I expect the Led Zeppelin to be flying high for some time. They and the Jeff Beck Group are to rock what Formula One cars are to road racing. Their raw power is compelling and hypnotic while their complexity makes repeated exposure a pleasure. The L.Z. vary the arrangements of the same song on successive nights quite widely. As Jimmy Page who has little sympathy with complicated studio effects said to me: “If we can’t do it live, we won’t do it.” That idea hits me just right, as does the entire Led Zeppelin from stem to stern. (Boston Phoenix)
This is all that is known to exist from this show. The band sunds really strong and Robert’s voice is in its most primitive and powerful stage. Dazed And Confused is a very powerful and excting version. I only hope the rest of this great show comes out someday! The band stopped after The Train Kept A Rollin’ because Jimmy Page had troubles with his guitar. «It’s great to be in Boston. According to Jimmy it’s one of the best places he’s even played! I think, right now, in the shops there’s an album called Led Zeppelin. I don’t know whether it’s out here yet. Is it out? You see, in one place it comes out one day and another place three weeks later. On this album we’ve tried to do a cross section of everything we’ve got into and we’ve included some blues because that’s where it all comes from!» said Plant while Jimmy was preparing a guitar string.
Plant mentions that, according to Page, Boston is «the best place he’s ever played» and it shows. The vibe is very loose, but full of excitement and energy. The band pauses after Train Kept a Rollin’ while Page fixes a broken string. Plant uses this time to promote the first album and complain about a strange sound coming from his microphone. Every high note Plant hits during the intro to I Can’t Quit You Baby is met with a squeal of feedback, prompting laughter from the crowd and Plant.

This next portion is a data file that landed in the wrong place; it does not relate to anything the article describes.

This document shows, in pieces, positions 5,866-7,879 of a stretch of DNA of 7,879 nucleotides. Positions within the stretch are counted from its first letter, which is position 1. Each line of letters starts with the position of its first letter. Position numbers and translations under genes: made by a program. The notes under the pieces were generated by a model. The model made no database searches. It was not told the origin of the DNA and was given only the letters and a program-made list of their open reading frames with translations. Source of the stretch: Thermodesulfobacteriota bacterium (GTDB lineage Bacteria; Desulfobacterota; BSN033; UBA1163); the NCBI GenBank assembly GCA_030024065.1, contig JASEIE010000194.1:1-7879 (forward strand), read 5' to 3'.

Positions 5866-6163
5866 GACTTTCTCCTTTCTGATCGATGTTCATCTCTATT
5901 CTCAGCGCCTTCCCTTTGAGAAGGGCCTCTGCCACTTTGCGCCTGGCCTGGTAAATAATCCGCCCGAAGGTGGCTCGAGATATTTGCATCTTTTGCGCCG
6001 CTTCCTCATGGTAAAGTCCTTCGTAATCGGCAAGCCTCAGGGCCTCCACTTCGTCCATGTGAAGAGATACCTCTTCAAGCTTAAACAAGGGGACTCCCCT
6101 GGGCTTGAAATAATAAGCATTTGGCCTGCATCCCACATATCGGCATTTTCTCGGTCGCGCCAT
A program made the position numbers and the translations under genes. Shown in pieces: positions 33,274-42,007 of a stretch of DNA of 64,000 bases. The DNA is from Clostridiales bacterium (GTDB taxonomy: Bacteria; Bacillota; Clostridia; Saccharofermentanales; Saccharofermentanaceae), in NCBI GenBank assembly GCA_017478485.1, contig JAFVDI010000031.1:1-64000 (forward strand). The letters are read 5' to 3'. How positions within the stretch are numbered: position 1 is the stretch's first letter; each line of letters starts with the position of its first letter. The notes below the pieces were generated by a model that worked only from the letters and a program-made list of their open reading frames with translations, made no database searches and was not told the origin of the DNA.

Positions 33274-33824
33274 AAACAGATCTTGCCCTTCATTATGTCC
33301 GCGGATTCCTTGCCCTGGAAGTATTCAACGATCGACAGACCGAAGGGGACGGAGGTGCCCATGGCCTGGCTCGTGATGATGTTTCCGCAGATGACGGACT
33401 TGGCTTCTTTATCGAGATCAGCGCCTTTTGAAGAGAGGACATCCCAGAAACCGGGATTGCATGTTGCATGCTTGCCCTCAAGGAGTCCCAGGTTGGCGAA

Every member of the band is in good form, giving a raucous performance of As Long as I Have You. Plant has his voice back and is pushing it to the limit, filling every corner with squeals and shouts. Bonzo attacks his drums relentlessly during the extended guitar solo, then pulls back for a duel with Page. Plant tries to bring them back into the final verse, but he has to repeat «born in darkness» three times before they follow.
Plant introduces Dazed and Confused as «a thing that was written by the crew.» Jones is the foundation holding everything together while everyone else goes wild. Someone in the crowd requests White Summer before the band launches into an inspired version of You Shook Me. Unfortunately, the tape ends here. I bet the rest of the show was just as exciting as the first bit.
The tape is very clear with all instruments evenly balanced for the most part. There is what sounds like a damaged section of tape during I Can’t Quit You Baby, but it recovers quickly. A very enjoyable document of the band’s first night in Boston.